Sunday 14 April 2019

First Impressions

When an attendee first arrives at an event the first interaction that they have with a representative of the event is when they approach the event site and encounter event safety or security staff.

How the next few minutes go can frame that attendees whole event experience.

To optimise the attendees experience there first impression needs to be a good one.  This then sets the tone for there entire time at an event.  It also means that if you need to speak with them later or challenge there behavior that they are likely to be more receptive.

So, it is all about the little things.  Greet them.  Talk with them.  Understand that this could be there first visit to the site so perhaps mention where facilities that may be of interest to them are located.

Ask yourself a simple question.  If I was this person how would I like to be treated and what would wow me.  Once you have the answer to this question then you also have the guide on how to treat them.

If you don't create a good first impression then this can cause problems. 

The attendee can become aggressive or enter the event in a bad mood or with the impression that event staff are "jobsworths".  This in turn can effect every other interaction with staff during there presence at the event.

As an example many years ago I was working a football game where the rules were that children could sit on sponsor boards so long as they were being supported by an adult behind them.  During the first half a member of the event staff had spoken with a supporter who had two children and was only supporting them both partially.  There interaction did not go well.

When I was patrolling through in the second half I found the same person in the same situation.  When the attendee saw me he responded very aggressively.  The behavior was such that I could quite legitimately have him ejected or arrested.

Instead, I moved alongside him, pointed to a  group of event safety staff in the corner and told him that my boss thinks that I'm talking with you the fact that your children can't both be on the boards whilst you are standing here alone.  Not to worry though because I have a sneaky suspicion that our conversation is going to finish around the time when you are no longer alone.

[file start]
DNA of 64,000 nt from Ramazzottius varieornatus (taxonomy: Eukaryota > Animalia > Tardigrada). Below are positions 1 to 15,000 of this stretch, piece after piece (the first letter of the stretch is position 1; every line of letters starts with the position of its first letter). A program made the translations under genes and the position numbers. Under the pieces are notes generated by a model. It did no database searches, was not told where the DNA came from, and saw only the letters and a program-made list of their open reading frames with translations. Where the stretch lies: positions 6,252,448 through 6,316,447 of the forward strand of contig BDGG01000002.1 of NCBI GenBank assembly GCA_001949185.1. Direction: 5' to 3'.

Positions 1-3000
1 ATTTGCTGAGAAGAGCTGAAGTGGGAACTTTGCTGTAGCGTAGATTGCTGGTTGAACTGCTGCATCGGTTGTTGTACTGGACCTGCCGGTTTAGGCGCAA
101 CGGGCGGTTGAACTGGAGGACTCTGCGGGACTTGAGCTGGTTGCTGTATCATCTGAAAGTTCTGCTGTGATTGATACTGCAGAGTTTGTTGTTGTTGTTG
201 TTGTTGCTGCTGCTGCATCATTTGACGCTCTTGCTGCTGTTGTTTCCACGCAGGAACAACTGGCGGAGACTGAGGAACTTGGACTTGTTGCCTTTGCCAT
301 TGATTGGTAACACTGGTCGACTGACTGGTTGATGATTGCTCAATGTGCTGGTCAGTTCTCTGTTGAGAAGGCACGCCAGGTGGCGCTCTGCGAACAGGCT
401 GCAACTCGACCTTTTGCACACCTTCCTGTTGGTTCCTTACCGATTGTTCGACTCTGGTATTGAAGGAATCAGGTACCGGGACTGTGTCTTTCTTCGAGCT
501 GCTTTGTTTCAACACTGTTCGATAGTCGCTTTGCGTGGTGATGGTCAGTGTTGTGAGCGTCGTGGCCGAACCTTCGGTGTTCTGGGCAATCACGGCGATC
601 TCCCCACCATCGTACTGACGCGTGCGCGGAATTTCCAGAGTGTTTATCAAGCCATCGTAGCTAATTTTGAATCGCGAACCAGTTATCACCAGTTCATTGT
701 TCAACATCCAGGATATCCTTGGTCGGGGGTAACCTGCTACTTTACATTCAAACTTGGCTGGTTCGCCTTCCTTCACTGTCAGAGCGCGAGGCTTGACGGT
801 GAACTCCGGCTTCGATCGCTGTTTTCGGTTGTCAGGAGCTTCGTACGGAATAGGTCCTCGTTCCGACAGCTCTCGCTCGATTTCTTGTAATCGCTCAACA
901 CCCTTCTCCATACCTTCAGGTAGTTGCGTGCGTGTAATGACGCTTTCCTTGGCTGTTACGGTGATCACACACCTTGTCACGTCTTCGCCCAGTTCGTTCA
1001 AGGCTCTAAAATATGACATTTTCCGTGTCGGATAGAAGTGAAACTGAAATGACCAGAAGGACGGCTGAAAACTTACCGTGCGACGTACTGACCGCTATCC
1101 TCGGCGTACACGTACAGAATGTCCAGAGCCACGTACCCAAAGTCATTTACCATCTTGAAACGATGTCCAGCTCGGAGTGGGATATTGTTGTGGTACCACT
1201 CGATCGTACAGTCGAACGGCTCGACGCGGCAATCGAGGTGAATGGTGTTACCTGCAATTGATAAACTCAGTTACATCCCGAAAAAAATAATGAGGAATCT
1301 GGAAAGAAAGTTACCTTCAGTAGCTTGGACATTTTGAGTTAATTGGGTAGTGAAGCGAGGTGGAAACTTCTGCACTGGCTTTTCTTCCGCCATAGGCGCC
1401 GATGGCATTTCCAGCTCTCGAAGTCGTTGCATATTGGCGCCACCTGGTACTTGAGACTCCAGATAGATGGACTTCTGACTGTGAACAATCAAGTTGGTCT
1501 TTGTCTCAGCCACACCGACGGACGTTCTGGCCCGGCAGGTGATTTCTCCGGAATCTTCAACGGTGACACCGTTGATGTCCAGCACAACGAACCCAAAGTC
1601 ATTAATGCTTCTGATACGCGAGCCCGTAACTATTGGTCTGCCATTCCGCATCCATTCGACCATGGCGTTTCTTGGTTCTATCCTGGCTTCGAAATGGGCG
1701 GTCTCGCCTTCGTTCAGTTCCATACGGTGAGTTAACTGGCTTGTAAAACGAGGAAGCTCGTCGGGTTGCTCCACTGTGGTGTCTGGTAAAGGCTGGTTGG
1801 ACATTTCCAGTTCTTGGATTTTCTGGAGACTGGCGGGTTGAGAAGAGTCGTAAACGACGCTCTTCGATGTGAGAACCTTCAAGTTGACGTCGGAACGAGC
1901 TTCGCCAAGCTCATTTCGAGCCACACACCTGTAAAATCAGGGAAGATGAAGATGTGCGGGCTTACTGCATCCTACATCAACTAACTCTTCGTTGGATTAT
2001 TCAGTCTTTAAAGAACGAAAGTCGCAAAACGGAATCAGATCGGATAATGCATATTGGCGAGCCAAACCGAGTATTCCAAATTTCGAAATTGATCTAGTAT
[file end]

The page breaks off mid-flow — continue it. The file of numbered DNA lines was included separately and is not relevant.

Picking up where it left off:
Thankfully this managed to defuse the situation but it was one that could have been avoided had the first impression been better.

Sunday 7 April 2019

I want to say yes.

One of the greatest challenges that can face an Event Safety Manager is when an organiser, vendor or other party springs a surprise addition to an event.  This can be an additional attraction, a last minute addition to a running order or any other kind you can think of.

As part of my job I have to assess this surprise and consider the consequences to other parts of the event and to the demand on my available safety resources.

There are times when I have to say no to such plans on safety grounds.  This is not something that I want to do and at times can cause further issues.  My preferred course of action is to find a way that I can say yes.

The more notice that I am given the better chance I have of saying yes and setting about mitigating any identified risks.

I don't want to have to say no and I will only ever do so as a last resort but I am quite prepared to do so.

Having said that and to be clear.  It is your event and if you insist that something is going to happen then you can overrule me.  Overruling me though has it's own consequences and risks.

I will ask you to complete paperwork to the effect that you are going ahead against my advice.  At this stage I will also leave site.  This in effect can close your event as my presence (or the presence of an Event Safety Manager) may be part of the licence or conditions of your event.

To protect against this I will usually look to agree a deadline prior to the event when everything is locked in.

I also do this as I want to say yes.  I want to work with you to put on a safe event.  I also want to continue working with you for any future events as well.